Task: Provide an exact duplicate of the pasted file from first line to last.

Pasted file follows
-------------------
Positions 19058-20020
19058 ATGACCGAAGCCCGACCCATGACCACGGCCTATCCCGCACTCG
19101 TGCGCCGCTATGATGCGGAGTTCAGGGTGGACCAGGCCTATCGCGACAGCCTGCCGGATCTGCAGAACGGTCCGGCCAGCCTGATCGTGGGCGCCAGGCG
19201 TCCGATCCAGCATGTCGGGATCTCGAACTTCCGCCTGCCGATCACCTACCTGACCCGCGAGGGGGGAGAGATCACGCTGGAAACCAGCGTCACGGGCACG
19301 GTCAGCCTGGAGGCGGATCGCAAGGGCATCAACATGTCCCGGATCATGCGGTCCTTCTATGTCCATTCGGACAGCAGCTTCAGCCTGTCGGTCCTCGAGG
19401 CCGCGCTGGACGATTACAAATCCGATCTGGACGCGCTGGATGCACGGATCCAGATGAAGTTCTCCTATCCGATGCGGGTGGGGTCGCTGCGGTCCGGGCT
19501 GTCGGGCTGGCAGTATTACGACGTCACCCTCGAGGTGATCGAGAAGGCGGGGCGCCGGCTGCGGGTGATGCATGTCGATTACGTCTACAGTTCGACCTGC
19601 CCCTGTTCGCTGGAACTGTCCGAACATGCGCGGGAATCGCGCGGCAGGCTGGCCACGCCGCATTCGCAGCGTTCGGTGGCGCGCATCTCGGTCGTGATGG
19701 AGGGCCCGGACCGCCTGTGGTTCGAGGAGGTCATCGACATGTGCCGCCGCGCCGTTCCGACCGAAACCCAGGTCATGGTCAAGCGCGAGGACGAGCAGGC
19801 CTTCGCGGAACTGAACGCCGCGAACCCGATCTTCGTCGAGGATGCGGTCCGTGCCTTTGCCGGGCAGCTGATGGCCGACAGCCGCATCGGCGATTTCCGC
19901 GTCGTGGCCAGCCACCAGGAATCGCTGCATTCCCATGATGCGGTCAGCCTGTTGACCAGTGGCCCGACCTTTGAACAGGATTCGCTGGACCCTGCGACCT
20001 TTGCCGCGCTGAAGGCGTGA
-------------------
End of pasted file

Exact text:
Positions 19058-20020
19058 ATGACCGAAGCCCGACCCATGACCACGGCCTATCCCGCACTCG
19101 TGCGCCGCTATGATGCGGAGTTCAGGGTGGACCAGGCCTATCGCGACAGCCTGCCGGATCTGCAGAACGGTCCGGCCAGCCTGATCGTGGGCGCCAGGCG
19201 TCCGATCCAGCATGTCGGGATCTCGAACTTCCGCCTGCCGATCACCTACCTGACCCGCGAGGGGGGAGAGATCACGCTGGAAACCAGCGTCACGGGCACG
19301 GTCAGCCTGGAGGCGGATCGCAAGGGCATCAACATGTCCCGGATCATGCGGTCCTTCTATGTCCATTCGGACAGCAGCTTCAGCCTGTCGGTCCTCGAGG
19401 CCGCGCTGGACGATTACAAATCCGATCTGGACGCGCTGGATGCACGGATCCAGATGAAGTTCTCCTATCCGATGCGGGTGGGGTCGCTGCGGTCCGGGCT
19501 GTCGGGCTGGCAGTATTACGACGTCACCCTCGAGGTGATCGAGAAGGCGGGGCGCCGGCTGCGGGTGATGCATGTCGATTACGTCTACAGTTCGACCTGC
19601 CCCTGTTCGCTGGAACTGTCCGAACATGCGCGGGAATCGCGCGGCAGGCTGGCCACGCCGCATTCGCAGCGTTCGGTGGCGCGCATCTCGGTCGTGATGG
19701 AGGGCCCGGACCGCCTGTGGTTCGAGGAGGTCATCGACATGTGCCGCCGCGCCGTTCCGACCGAAACCCAGGTCATGGTCAAGCGCGAGGACGAGCAGGC
19801 CTTCGCGGAACTGAACGCCGCGAACCCGATCTTCGTCGAGGATGCGGTCCGTGCCTTTGCCGGGCAGCTGATGGCCGACAGCCGCATCGGCGATTTCCGC
19901 GTCGTGGCCAGCCACCAGGAATCGCTGCATTCCCATGATGCGGTCAGCCTGTTGACCAGTGGCCCGACCTTTGAACAGGATTCGCTGGACCCTGCGACCT
20001 TTGCCGCGCTGAAGGCGTGA